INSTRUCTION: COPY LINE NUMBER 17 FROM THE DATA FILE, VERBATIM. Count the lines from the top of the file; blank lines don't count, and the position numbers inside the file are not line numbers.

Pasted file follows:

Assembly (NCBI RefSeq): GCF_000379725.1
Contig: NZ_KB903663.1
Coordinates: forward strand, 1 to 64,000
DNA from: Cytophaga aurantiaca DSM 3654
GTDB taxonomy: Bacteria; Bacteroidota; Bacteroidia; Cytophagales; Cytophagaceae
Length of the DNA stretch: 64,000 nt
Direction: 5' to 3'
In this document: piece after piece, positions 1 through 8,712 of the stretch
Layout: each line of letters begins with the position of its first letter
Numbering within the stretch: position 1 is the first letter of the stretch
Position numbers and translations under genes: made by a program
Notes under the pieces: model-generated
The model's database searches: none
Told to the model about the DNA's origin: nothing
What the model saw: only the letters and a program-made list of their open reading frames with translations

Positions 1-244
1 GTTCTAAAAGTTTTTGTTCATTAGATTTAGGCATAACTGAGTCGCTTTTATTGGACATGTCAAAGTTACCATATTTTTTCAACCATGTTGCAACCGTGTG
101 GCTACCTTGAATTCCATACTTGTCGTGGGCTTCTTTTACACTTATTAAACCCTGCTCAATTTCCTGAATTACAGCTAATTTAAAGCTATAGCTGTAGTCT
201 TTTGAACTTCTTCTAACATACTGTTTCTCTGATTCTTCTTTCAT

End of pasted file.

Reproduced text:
1 GTTCTAAAAGTTTTTGTTCATTAGATTTAGGCATAACTGAGTCGCTTTTATTGGACATGTCAAAGTTACCATATTTTTTCAACCATGTTGCAACCGTGTG